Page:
Pam Houston and Stephanie Land
We are pleased to host authors Pam Houston and Stephanie Land reading from their most recent books.
With prose as lucid and invigorating as mountain air, Pam Houston's memoir Deep Creek: Finding Hope in the High Country delivers her most profound meditations yet on how "to live simultaneously inside the wonder and the grief... to love the damaged world and do what I can to help it thrive." On her 120-acre homestead high in the Colorado Rockies, Houston learns what it means to care for a piece of land and the creatures on it. Elk calves and bluebirds mark the changing seasons, winter temperatures drop to 35 below, and lightning sparks a 110,000-acre wildfire, threatening her century-old barn and all its inhabitants. With her devoted Irish wolfhounds and a spirited troupe of horses, donkeys, and Icelandic sheep, the ranch becomes Houston's sanctuary, a place where she discovers how the natural world has mothered and healed her after a childhood of horrific parental abuse and neglect.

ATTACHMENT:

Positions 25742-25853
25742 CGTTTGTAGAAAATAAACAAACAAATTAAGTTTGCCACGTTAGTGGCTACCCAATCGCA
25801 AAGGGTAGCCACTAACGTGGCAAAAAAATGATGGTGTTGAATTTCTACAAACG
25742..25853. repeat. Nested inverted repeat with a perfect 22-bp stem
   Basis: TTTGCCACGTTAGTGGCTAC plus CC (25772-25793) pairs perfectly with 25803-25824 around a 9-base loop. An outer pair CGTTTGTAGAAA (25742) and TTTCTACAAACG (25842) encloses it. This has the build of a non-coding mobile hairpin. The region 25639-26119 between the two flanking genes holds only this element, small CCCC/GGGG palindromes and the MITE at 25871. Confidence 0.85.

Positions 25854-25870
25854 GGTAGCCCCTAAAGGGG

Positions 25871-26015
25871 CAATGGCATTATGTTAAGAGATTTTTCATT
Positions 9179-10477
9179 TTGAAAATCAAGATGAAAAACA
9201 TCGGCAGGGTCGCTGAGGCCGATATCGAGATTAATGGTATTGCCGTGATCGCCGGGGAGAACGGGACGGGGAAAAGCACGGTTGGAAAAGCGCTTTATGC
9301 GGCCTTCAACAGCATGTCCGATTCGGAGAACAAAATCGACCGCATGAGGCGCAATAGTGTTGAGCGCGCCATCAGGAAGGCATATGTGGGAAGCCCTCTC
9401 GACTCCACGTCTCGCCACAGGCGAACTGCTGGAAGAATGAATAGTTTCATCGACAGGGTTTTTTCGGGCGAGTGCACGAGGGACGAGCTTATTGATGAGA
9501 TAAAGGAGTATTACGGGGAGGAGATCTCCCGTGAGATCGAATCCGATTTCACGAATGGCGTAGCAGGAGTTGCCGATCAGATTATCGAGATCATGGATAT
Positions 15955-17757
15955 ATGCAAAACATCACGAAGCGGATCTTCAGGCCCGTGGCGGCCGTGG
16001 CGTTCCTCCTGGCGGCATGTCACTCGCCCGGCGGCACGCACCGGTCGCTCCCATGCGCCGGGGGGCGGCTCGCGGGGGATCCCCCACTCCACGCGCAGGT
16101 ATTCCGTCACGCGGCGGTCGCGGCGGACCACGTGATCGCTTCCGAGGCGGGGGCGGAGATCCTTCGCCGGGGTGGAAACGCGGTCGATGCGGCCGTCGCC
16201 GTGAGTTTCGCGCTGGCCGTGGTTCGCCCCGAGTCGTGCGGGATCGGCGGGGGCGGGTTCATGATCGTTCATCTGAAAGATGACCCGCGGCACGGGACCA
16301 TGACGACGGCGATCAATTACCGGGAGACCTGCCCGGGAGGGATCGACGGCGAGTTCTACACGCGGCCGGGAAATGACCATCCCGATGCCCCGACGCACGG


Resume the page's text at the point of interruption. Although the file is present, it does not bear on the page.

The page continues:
Houston is also the author two novels, Contents May Have Shifted and Sight Hound, two collections of short stories, Cowboys Are My Weakness and Waltzing the Cat, and a collection of essays, A Little More About Me. She teaches in the MFA program at the Institute of American Indian Arts, is Professor of English at UC Davis, and is the co-founder and creative director of the literary nonprofit Writing By Writers.
Stephanie Land’s debut book Maid: Hard Work, Low Pay, and a Mother's Will to Survive explores the underbelly of upper-middle class America and the reality of what it's like to be in service to them. Her compassionate, unflinching writing as a journalist gives voice to the "servant" worker and to those pursuing the American Dream from below the poverty line. Maid is Land's story, but it's not her alone--it is an inspiring testament to the strength, determination, and ultimate triumph of the human spirit. Her work has been featured in The New York Times, The New York Review of Books, The Atlantic, The Washington Post, The Guardian, Vox, and Salon. Land lives in Missoula, Montana.